In the Warriors’ first-round series against the Sacramento Kings, Looney’s presence on the boards was instrumental as he recorded three games with at least 20 rebounds. Nine of his 20 rebounds in Game 3 – played without dramond green (suspension) and Gary Payton II (illness) — came on the offensive glass. Looney also led the Warriors in assists (nine) while his teammates were 9-for-9 on his passes. it was a performance which led Green to suggest he will be the one to come off the bench in Game 4 once he returns from his suspension, instead of Looney.

In Game 1 of the Western Conference semifinals against the los angeles lakers, Looney grabbed 23 rebounds. But since May 2, he has returned to the bench for the Warriors to counterattack the Lakers. antonio davis.

The Warriors’ ability to trust Looney to break the boards and be okay with reduced minutes makes him even more important to the team.

“[Looney is] as harsh as they may seem, but he just understands,” Kerr said. “He is realistic. He sees things very pragmatically and understands that you just do the best you can every day and the circumstances are what they are.”



Kevon Looney’s 3 offensive rebounds lead the Warriors to the basket

Kevon Looney doesn’t give up on possession, fighting for three offensive rebounds before finally getting a basket to win over the Warriors.

THIS SEASON, LOONEY he has taken it upon himself to be a mentor to his younger teammates. He sees himself as a bridge between the Warriors’ “two timelines”: At 27, he’s a bit older than younger players like jordan poole and jonathan kuminga but still younger than the core of the veteran championship.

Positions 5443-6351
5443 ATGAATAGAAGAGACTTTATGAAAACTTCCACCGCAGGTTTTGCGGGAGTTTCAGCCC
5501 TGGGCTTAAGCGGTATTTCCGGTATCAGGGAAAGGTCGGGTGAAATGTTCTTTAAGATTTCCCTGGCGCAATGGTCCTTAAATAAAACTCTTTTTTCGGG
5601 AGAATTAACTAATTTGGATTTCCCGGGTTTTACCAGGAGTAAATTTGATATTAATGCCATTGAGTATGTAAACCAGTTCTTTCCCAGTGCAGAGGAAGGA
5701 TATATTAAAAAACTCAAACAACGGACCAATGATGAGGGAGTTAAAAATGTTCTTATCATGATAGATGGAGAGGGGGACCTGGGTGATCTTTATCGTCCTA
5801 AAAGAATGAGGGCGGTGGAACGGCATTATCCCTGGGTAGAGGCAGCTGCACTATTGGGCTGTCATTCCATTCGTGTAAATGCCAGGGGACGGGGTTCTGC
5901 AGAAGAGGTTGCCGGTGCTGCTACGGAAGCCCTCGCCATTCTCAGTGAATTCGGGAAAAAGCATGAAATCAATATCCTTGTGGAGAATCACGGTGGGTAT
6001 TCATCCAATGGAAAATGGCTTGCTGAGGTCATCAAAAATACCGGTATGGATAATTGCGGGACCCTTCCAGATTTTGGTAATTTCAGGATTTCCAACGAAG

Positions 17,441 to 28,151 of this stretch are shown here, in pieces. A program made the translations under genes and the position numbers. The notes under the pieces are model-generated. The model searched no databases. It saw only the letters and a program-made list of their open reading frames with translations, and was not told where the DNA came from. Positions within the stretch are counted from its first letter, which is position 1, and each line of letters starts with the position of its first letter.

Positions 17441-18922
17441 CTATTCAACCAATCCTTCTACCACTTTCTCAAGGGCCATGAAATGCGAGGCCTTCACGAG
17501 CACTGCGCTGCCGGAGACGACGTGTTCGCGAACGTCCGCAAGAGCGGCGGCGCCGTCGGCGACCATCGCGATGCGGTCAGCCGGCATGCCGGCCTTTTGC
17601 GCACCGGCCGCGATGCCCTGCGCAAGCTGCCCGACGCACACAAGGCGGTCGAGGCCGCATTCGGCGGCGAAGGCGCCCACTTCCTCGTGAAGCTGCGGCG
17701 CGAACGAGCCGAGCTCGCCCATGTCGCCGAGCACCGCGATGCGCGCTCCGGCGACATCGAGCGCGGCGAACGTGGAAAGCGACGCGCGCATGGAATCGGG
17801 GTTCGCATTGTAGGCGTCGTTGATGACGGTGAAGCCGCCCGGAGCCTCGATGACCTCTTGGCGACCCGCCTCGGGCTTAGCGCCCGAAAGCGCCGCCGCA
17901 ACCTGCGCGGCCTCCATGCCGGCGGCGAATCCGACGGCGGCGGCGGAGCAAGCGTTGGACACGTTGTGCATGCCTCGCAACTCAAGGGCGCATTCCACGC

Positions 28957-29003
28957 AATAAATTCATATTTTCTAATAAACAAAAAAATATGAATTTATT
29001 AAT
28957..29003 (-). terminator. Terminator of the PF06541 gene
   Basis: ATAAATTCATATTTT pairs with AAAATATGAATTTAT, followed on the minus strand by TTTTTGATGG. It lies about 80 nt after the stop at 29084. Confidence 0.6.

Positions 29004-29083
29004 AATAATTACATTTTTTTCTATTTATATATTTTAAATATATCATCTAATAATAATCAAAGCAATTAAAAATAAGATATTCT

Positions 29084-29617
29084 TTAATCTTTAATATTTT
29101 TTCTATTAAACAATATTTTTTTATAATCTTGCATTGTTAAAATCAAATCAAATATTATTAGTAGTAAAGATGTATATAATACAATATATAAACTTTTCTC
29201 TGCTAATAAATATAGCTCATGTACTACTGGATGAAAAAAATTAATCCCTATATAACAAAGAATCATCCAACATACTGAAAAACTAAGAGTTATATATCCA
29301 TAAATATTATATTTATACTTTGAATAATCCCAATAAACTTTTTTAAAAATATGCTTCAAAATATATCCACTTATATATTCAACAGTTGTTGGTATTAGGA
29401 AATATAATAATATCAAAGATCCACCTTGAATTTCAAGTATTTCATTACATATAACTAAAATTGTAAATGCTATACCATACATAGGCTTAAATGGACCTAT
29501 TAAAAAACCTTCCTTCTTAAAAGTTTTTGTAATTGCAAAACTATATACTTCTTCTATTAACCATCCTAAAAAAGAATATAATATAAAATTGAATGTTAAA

“Now I’m trying to get that message across to the new guys coming in: These guys are willing to do anything to win. You have to be willing to do the same,” Looney said.

While Golden State sailed the consequences of last october of Green punching Poole, an incident Kerr called the “biggest crisis” the team has faced since he was hired, the Warriors coach said Looney was instrumental in keeping the locker room together.

“He’s so quiet, if you don’t pay attention, you might not realize that he’s become the moral compass for our team,” Kerr said last fall after the hit.

That kind of leadership has come in leaps and bounds since the days when Kerr said he had never heard Looney tunes speak.

His actions have gone somewhat under the radar of Warriors fans until recently.

“It doesn’t bother me,” said Looney. Now hearing the “LOOOOON!” the crowd’s chants are enough to make him feel appreciated.

And the gratitude he receives from his peers is what keeps him going.

“I’m happy that they see me as their partner,” Looney said. “In order for me to come in as a young guy, I had to earn their trust and earn their respect. In order to do that, and those guys are Hall of Famers, they will be remembered in basketball history forever.” – to be seen as a peer, as a brother, that’s all I’ve ever wanted.”